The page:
“Draft” is a useful tool that enables developers to easily build applications and run them in Kubernetes (k8s). It helps you by hiding the complexity of building images, publishing them, and creating the deployments. That way you can focus on what is really important… your code. With only a couple of commands (draft create and draft up) you’re good to go!
Let’s imagine you’re on a team working on a specific microservice (like our own myhero-data: see previous posts). You would be a python coder, constantly expanding its functionality and testing that it works fine. You would need to test it before going to production. But testing it correctly implies deploying into a similar k8s cluster, and you don’t want to be concerned about k8s management. You just want to code!
So once your code is ready you could use a tool like Draft to automatically detect the programming language used, create the required packaging info, build the required images and automatically create a deployment into a k8s test cluster. Sound helpful? Let’s give it a try.
Let’s get it working! First install Draft.
If you choose to use minikube you will have a 1-node k8s cluster running in your own laptop for testing. Otherwise you can use any k8s cluster from a Cloud provider.
First please create a new draft directory, clone there the myhero_data repo and rename it to myherodata (draft does not support the _ character in deployment names):
[cc lang=”python”]mkdir draft
git clone https://github.com/juliogomez/myhero_data.git
mv myhero_data myherodata[/cc]
Go into the new directory and containerize the app by creating a draft pack.
[cc lang=”python”]cd myherodata
This will create the required Helm chart structure and config file (draft.toml). It would also create a default Dockerfile, but we already have one with everything we need.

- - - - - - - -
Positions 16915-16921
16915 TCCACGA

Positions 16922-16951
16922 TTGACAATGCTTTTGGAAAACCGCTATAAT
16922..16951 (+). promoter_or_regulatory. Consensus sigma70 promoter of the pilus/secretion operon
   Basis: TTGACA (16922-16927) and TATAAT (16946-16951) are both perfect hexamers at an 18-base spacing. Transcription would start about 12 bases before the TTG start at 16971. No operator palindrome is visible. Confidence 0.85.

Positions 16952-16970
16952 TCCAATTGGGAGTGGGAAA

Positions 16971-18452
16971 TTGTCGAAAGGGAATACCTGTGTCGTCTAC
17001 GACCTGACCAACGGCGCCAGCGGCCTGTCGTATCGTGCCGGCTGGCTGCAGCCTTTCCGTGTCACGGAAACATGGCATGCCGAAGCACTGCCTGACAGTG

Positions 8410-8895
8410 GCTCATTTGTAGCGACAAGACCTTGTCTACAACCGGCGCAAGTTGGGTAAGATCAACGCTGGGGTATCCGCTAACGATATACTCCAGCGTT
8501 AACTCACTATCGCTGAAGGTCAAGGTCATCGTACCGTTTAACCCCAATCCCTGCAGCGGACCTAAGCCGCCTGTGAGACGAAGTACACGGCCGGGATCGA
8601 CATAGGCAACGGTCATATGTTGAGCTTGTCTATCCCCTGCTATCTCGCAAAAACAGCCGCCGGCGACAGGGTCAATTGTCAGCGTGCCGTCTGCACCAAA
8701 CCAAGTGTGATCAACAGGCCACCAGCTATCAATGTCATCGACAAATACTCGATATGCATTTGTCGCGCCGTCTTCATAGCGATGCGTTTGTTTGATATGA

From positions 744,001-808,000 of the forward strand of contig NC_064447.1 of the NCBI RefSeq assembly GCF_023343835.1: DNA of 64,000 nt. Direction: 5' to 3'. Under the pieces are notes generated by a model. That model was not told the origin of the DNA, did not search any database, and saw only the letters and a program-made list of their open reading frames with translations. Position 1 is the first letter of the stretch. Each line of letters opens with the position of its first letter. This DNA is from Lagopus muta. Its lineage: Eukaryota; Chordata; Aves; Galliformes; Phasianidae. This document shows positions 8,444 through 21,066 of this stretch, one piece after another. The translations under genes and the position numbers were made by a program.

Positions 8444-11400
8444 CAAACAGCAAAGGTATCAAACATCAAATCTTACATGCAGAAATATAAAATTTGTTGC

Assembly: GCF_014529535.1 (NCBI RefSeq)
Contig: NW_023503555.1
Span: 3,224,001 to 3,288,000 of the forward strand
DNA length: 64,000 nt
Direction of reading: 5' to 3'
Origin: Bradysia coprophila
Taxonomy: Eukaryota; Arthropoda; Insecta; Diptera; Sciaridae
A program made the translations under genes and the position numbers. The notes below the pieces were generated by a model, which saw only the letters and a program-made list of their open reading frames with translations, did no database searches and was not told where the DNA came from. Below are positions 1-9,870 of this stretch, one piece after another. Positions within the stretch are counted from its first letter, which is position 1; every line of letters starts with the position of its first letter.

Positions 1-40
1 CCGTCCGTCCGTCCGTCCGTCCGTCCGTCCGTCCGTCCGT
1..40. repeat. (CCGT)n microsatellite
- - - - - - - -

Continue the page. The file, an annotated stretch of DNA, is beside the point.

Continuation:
Let’s quickly configure this for our specific microservice (you just need to do this once before the first test):
• Edit myherodata/charts/python/values.yaml and do 3 things:
1. Replace the default service.internalPort from 8080 to 5000, which is the port defined in our Dockerfile.
2. Change service.type from ClusterIP to NodePort, so that service is accessible from your laptop.
3. Disable ingress access by adding the following 2 lines at the end of the file:
• Edit myherodata/charts/python/templates/deployment.yaml to include the required environment variable under spec.template.spec.containers:
– name: myhero_data_key
We are all set! Now you just need to run:
[cc lang=”python”]draft up[/cc]
It will automatically initiate the process to build the image, push it to your local registry and deploy the microservice in your local k8s cluster (ie. minikube). And as you can see… no k8s management is required from the developer, Draft does everything for you!
Now you can connect to your deployment, although it may take a couple of minutes until Pods are ready. Check with:
[cc lang=”python”]kubectl get pods[/cc]
Once Pods are up and running, check the IP address for your myherodata-python to use by running:
[cc lang=”python”]minikube service list[/cc]
In my case I got the following: http://192.168.99.100:31833
So go ahead and test access via its API with:
[cc lang=”python”]curl -X GET -H “key: SecureData” http://192.168.99.100:31833/options[/cc]
With any further change made to your code, you just need to issue again:
[cc lang=”python”]draft up[/cc]
And it will automatically upgrade the deployment in your local k8s cluster (minikube). Easy! When you are done, you can delete your deployment by executing:
[cc lang=”python”]draft delete[/cc]
In summary, a python developer creates a microservice called myhero-data. Before sending it to production you want to test it in an environment that is as similar as possible to the production one. Using Draft you can test your new code on a real k8s cluster (like the one in production) with just a couple of commands, and without having to manage at all the k8s cluster you are using.
How cool is that?!?
See you in my next post, stay tuned!